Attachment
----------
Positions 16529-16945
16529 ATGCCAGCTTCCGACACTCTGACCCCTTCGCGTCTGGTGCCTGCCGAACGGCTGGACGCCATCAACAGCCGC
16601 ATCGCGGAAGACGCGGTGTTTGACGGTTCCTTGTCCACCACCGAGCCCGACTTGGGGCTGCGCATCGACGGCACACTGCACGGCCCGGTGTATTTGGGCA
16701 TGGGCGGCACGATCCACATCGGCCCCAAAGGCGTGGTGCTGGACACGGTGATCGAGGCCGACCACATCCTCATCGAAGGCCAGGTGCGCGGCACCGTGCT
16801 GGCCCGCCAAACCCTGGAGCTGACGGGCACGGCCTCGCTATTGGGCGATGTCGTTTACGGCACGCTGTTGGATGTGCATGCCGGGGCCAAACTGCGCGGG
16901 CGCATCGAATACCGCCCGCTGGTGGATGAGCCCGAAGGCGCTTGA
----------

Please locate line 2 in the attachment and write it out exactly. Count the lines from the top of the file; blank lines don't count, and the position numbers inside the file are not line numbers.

16529 ATGCCAGCTTCCGACACTCTGACCCCTTCGCGTCTGGTGCCTGCCGAACGGCTGGACGCCATCAACAGCCGC